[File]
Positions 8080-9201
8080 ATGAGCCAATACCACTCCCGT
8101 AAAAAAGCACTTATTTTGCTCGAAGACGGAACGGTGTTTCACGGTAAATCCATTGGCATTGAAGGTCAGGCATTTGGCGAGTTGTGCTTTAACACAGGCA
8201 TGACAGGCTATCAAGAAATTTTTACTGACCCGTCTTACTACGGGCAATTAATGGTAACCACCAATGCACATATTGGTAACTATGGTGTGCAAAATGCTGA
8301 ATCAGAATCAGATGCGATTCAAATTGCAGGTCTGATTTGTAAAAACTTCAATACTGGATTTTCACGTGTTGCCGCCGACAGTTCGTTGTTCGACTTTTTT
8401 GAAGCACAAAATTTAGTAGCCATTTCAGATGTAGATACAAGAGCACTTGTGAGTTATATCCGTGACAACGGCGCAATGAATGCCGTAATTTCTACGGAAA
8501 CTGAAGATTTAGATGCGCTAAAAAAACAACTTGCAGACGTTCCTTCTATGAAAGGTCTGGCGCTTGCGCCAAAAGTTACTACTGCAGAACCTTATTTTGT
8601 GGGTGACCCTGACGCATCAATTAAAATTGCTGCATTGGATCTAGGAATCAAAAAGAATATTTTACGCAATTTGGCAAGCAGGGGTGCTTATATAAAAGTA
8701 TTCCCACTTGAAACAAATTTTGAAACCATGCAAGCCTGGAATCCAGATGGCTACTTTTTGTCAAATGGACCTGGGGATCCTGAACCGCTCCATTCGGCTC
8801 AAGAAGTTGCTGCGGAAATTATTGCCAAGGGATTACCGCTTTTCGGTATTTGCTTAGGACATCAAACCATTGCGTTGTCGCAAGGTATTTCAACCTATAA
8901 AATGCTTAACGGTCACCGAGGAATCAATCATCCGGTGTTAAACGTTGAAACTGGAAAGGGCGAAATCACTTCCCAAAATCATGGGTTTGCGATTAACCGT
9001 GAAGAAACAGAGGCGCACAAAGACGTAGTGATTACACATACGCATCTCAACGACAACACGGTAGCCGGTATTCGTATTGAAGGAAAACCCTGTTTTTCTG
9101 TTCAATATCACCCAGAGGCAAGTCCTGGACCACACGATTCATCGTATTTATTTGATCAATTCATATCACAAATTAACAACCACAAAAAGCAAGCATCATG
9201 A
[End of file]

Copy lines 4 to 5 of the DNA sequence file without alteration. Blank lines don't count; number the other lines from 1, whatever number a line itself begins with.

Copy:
8201 TGACAGGCTATCAAGAAATTTTTACTGACCCGTCTTACTACGGGCAATTAATGGTAACCACCAATGCACATATTGGTAACTATGGTGTGCAAAATGCTGA
8301 ATCAGAATCAGATGCGATTCAAATTGCAGGTCTGATTTGTAAAAACTTCAATACTGGATTTTCACGTGTTGCCGCCGACAGTTCGTTGTTCGACTTTTTT